But it was also last night that I noticed how small the PPO is as a symphony orchestra: at only 60+ strong, everything seemed to sound rather small. Not small as in pathetically small – just small. They sounded big for their size, but 12 first violins is not 16, 10 second violins is not 14, 8 violas is not 12, 7 cellos is not 10, 5 double basses is not 8. This isn’t there fault, of course. I’m just saying I was looking for (and naturally didn’t get) that sound.

My students weren’t nitpicking this year – most of them were simply mesmerized by the coordinated bowings (which they are still learning to do themselves). Sure, the 30-minute pieces bored them somewhat, and one of them threatened to pull out an iPod, but it seemed like a positive experience for the most part – very much like going on a fieldtrip.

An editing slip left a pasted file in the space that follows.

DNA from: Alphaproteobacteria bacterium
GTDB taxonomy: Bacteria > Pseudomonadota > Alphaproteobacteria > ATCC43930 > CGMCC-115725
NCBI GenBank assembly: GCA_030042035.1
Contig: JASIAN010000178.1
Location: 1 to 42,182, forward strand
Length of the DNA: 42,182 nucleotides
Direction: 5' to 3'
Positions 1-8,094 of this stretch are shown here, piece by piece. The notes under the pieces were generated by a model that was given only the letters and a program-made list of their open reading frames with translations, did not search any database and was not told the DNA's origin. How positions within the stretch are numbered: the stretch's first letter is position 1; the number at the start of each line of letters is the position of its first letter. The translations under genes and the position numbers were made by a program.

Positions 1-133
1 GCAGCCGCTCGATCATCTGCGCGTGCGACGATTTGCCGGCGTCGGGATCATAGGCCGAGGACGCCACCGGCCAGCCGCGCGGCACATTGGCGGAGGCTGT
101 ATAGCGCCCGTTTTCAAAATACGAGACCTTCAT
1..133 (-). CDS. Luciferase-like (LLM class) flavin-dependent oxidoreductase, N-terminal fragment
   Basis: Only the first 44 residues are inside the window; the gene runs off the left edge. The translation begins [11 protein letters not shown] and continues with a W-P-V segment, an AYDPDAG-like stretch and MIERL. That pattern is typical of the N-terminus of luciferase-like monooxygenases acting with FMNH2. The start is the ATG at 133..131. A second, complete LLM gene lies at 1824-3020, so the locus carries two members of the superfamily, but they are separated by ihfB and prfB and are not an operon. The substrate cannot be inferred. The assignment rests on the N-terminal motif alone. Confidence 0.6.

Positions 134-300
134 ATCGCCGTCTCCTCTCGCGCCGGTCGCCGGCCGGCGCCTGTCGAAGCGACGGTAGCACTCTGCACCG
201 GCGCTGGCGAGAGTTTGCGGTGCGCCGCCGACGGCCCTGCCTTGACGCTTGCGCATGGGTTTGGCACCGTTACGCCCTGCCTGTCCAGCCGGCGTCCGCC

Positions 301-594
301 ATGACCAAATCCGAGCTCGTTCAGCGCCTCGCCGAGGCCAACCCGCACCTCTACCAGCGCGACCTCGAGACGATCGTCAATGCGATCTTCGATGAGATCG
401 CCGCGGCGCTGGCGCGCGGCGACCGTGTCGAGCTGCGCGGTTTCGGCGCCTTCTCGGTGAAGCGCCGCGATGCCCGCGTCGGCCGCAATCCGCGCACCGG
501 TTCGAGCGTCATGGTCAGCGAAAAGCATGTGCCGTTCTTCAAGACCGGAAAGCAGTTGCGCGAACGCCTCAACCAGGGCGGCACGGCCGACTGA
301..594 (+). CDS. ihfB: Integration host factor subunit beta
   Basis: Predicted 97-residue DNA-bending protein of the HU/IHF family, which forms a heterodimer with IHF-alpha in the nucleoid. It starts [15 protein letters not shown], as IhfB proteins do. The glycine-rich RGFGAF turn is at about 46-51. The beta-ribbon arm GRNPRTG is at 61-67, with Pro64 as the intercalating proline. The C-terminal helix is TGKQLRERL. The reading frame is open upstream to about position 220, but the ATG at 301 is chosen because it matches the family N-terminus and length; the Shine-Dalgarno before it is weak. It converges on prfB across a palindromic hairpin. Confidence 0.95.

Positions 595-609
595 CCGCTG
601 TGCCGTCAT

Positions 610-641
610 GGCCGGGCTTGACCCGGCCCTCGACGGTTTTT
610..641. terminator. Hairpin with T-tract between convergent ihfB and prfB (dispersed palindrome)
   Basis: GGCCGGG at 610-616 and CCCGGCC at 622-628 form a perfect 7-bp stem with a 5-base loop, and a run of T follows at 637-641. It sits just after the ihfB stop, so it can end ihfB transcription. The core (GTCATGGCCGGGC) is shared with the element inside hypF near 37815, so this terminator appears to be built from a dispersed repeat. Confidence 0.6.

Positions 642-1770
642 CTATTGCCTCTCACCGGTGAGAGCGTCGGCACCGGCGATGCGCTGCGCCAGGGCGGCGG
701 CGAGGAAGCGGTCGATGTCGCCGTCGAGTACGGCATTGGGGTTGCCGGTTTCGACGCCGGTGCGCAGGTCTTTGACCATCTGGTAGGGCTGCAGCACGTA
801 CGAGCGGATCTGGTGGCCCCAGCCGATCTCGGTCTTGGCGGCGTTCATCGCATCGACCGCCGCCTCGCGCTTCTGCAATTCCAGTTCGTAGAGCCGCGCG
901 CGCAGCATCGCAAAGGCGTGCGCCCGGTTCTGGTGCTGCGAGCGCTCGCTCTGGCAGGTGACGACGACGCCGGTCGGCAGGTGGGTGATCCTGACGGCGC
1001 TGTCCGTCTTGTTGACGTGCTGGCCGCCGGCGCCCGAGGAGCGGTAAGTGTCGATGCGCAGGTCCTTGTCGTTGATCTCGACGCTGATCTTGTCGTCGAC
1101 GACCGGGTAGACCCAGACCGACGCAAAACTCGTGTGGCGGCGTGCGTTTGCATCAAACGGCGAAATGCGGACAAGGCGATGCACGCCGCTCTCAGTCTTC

I noticed there were more black-haired heads in the orchestra (as opposed to gray-haired heads) this year than before. There were still a few mainstays, whom I’ve been seeing for years, but for the most part, the guard seems to be changing and this strikes me as a good thing – perhaps we can expect a younger, fresher sound from our national orchestra in the years to come.

Well, that’s that. Thanks to JT and Kyu Yeon for the ride which made this year’s trip to the CCP considerably less-stressful than before. We should do this again sometime 🙂